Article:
Oh, my God, I have like us, like Girl crush on you. Because, like, I just like your vibe. But then I listened to a couple of her talks, and the talker when you had nothing. I mean, it had nothing to do with loss, but everything to do with loss. And I don't we're not going to use this this time to talk too much about what that talk was about. But we'll do it at a later date. Because I don't want to take away from from the book. But when I heard her talking from the corner of the room, I was sitting there and she started talking about her profound loss, the loss of her father and the loss of her brother. And I immediately felt this this connection, this spark, where I was very intrigued to learn more, and I made it my goal the rest of that one of my goals the rest of the time in Mexico is I want to become friends with Sherry because I feel a connection. So welcome.

Dr. Sherry Walling:

And what a beautiful friendship. It's just like a baby friendship, but it's so delightful. Literally

Blair Kaplan Venables:

a baby friendship. Right, baby. And where we met.

Dr. Sherry Walling:

Oh, yeah. 100 Nice.

Blair Kaplan Venables:

Okay, okay. So Sherry, we usually start by talking about like, what are challenges, but you've you've been through

Dr. Sherry Walling:

some stuff? Yeah. Yeah, I, you know, my challenge, as, like the big picture challenge is to figure out how to be fully alive, and also honor the depths of grief that my losses have created in me. So I do a lot of thinking about duality about how to be joyful, alive, playful, creative. And then also, like, totally show up for the shitty dark shadowy Hearthstone

Blair Kaplan Venables:

Uh, yeah. And it's like it. That's the million dollar question, right? Like, how do we live in this duality. And unless you've gone through the depths of the pain of loss, it's really hard to wrap your head or head around. I would love to dive into your story a bit more if you're open to some storytelling. And sure,

Dr. Sherry Walling:

yeah. So I moved from California to Minneapolis with my husband and children. And shortly after we arrived in this new city, our lives begin to unravel. Like, we got that phone call, right, that phone call that many of us will get over the course of our lives in some form or another. And our phone call came in the form of your dad's in the hospital. And it was one of those calls where it was like, you knew something was just wrong, wrong, wrong. Like, it wasn't like a casual like, he turned his ankle while mowing the lawn. It was like something's wrong and nobody can figure out what and of course, the figuring out of what was many hospitals, many journeys, he ended up coming to the Mayo Clinic, which is here know where I live, and learned that he had stage four metastasized esophageal cancer. So tumors in his lungs in his liver and his lymph nodes, and of course, a giant tumor in his esophagus. So esophageal cancer is one of these like terrible ones, because by the time you usually by the time you get a diagnosis, it's pretty far advanced, doesn't it's not necessarily very symptomatic, and those early phases. And so we had 18 months with him, watching him really pursue any form of medical intervention that anyone would give him. He was a fighter. He was like beastly in his desire to beat cancer. And of course, it was a doomed battle from the beginning. The very first day that he was diagnosed in Mayo Clinic that he asked the physician this question, how long do I need to be on chemo and the doctor said, you will be on chemo for the rest of your life. And so I knew right away, but the battle was really live for him. While that was happening, my younger brother, who was 33 at the time, in this sort of weird parallel process, began to take a deep dive into alcoholism and depression. nev kind of had some problem drinking habits for many years, he was living in Montana in a really rural place and sort of loved the mountains but like there was there was something probably not super healthy with him. But as my dad got sick, he really got disrupted. And his regain took on a whole new form. And it landed him in the hospital very, very ill a few times, started rehab went through programs did really well relapse started again, did really well relapse started again, the people who know the stories know that trajectory. And ultimately, he did not recover from my dad's death. And so six months after my dad died, we lost my brother to suicide. So the things were intertwined, and super painful to watch them unravel and to lose them that way.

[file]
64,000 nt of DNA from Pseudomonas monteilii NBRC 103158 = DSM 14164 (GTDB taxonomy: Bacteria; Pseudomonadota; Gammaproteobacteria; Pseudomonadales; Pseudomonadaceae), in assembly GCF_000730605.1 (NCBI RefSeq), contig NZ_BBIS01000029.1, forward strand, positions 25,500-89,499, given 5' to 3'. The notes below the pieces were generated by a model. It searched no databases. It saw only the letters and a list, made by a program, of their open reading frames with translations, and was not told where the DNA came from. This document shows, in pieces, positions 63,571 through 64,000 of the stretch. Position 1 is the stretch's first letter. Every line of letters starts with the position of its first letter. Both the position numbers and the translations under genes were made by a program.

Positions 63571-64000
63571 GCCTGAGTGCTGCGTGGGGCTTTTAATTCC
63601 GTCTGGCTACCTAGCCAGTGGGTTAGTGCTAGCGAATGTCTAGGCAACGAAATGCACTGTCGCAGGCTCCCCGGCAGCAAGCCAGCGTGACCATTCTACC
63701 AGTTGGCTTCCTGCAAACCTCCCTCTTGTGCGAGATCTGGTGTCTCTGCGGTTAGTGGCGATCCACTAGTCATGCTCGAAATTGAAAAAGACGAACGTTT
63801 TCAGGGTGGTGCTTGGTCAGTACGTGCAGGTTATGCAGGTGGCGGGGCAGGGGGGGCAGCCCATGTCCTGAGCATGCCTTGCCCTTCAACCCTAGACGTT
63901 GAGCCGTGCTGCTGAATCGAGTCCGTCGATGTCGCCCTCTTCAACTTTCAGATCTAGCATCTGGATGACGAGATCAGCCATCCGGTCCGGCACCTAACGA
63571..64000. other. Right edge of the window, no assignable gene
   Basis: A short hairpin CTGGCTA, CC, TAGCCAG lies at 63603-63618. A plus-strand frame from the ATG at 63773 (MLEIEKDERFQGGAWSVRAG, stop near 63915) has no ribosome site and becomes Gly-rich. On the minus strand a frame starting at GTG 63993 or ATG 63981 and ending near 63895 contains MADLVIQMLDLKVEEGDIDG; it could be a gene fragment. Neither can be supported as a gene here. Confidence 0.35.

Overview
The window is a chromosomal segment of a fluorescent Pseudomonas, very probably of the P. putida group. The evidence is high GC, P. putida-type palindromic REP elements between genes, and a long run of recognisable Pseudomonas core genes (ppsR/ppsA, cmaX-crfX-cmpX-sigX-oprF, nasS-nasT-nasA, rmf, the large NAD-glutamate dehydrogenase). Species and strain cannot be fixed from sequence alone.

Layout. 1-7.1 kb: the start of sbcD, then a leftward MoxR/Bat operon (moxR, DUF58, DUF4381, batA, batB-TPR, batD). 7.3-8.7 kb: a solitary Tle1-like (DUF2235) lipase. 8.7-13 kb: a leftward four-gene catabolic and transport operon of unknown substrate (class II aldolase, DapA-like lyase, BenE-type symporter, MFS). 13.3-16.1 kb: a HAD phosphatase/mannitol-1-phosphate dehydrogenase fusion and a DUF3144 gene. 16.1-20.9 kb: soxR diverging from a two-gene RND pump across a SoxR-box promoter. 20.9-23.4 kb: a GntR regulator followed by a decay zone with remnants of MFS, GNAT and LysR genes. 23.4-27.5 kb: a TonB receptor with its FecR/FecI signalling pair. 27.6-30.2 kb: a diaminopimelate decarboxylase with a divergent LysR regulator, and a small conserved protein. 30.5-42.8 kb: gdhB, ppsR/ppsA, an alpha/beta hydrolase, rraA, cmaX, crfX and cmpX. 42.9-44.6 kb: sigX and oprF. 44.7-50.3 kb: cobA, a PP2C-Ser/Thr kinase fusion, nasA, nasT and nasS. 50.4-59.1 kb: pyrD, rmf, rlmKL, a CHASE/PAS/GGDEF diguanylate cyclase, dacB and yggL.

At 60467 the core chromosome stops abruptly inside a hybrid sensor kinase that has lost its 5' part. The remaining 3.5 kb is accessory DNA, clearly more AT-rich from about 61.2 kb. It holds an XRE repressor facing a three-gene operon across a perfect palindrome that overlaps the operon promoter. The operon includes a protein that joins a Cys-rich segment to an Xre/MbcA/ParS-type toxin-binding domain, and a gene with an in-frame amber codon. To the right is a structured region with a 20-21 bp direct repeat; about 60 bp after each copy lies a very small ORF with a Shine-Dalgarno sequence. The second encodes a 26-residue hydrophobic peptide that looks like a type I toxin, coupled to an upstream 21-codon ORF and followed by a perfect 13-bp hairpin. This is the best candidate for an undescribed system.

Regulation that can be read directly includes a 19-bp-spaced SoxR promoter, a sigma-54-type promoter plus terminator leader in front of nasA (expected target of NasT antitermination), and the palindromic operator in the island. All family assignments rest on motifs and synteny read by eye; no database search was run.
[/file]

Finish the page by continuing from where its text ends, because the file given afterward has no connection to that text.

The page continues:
Blair Kaplan Venables:

I don't know the clinical term for it. But would you say that's like compound grief?

Dr. Sherry Walling:

I would Yeah,

Blair Kaplan Venables: